Over 30 years ago, while teaching first grade, Susan Nolan encountered a student whose verbal intelligence was "off the charts," but who struggled with reading. His mother arranged for Susan to tutor him after school for several years, but, she says, she saw frustratingly little progress. When the student was finally tested and diagnosed with dyslexia, the child’s mother offered to help pay for Susan to attend an Orton-Gillingham training during the summer. It was “transformational,” she says. “Not only for him but for me.” She wondered why she had never been taught how to teach this way before. Not long after that, she began coaching each summer for an accredited Orton-Gillingham Training Program offered through the Scottish-Rite Children’s Dyslexia Center and Miami University of Ohio.
She later pursued her masters in Reading Education and after that, a Ph.D. in Reading and Language Arts from Ohio University, where she is now an Associate Lecturer in Teacher Education. In addition to teaching, Susan works with local school districts on developing professional development opportunities for teachers.
Through the years, as she has continued to pursue higher levels of Orton-Gillingham certification, Susan has regularly attended Academy of Orton-Gillingham Practitioners and Trainers conferences. It was at the annual conference in 2017 that Susan met Susie and tutor Renya Seelig and first learned about Camp Spring Creek.
“I was so intrigued,” says Susan. The international character of the campers and the counselors, the mix of tutoring and enriching activities: “The more Susie talked about it, the more I knew I had to come visit.” Because it was a bit different than the training she received, she was curious about the way O-G was implemented at camp.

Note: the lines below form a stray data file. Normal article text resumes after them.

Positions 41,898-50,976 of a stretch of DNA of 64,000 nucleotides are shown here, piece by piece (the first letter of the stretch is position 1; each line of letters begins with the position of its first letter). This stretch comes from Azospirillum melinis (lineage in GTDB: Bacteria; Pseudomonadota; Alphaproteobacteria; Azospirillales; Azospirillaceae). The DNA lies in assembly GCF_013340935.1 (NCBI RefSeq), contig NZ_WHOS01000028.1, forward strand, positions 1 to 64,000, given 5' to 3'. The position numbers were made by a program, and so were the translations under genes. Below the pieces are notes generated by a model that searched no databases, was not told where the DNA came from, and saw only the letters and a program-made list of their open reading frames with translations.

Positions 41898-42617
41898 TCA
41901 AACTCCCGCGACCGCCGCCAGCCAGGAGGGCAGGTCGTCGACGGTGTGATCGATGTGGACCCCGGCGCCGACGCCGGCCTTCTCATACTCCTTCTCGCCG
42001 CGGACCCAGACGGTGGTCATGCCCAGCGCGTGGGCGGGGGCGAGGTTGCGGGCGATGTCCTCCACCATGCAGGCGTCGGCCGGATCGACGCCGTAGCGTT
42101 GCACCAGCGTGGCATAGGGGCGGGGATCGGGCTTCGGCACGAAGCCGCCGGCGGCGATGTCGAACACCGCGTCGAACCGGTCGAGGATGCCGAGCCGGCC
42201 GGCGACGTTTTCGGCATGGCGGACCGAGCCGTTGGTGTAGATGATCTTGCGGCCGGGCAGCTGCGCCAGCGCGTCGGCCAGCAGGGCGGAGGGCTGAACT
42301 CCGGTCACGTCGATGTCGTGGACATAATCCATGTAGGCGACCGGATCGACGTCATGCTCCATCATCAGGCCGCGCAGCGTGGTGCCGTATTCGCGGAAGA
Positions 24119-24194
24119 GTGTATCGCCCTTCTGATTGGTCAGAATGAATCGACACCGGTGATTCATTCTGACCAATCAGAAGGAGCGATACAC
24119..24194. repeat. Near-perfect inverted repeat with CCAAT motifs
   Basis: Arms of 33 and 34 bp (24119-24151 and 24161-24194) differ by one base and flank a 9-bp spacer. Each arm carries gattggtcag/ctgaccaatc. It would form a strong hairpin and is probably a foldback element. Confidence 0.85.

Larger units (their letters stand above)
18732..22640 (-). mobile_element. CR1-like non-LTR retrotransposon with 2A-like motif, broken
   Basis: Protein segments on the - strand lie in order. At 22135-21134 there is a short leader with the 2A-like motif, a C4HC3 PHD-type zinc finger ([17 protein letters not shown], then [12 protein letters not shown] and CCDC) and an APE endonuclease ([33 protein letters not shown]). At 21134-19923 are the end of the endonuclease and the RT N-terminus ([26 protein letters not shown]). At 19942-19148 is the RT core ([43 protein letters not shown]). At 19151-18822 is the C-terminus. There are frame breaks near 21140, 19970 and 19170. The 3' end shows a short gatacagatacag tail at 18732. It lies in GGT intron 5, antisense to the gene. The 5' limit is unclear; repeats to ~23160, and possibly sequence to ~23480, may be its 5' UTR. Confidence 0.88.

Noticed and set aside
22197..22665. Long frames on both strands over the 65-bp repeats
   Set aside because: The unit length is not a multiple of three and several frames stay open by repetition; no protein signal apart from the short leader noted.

Fate intervened, and before even seeing camp for the first time, Susan had agreed to come tutor for the summer. The experience she says “broadened my perspective on how you can implement O-G in different ways and in different settings and still see progress.” The experience of tutoring at camp in the summer of 2017 also supplied her with new strategies to bring back to her university students.
But by far the most rewarding part of the experience, she says, was working with the campers: “There’s a unique bond created in working with the kids day after day,” dining with them and seeing them outside of the tutoring setting. She was impressed with “the degree of confidence” the campers took away from camp. “They have an hour of tutoring and an hour of study hall each day and in between, swimming, woodshop, and day trips that add to their self-edification. They bring that back to their tutoring the next day,” she adds, continually facing new challenges and mastering them. Being engaged in camp life round the clock, says Susan was “the hardest fun I’ve ever had.”
Thankfully, she’s agreed to return this year for another summer and we know there are campers who are looking forward to seeing her again. Outstanding educators like Susan are part of what makes Camp Spring Creek so special!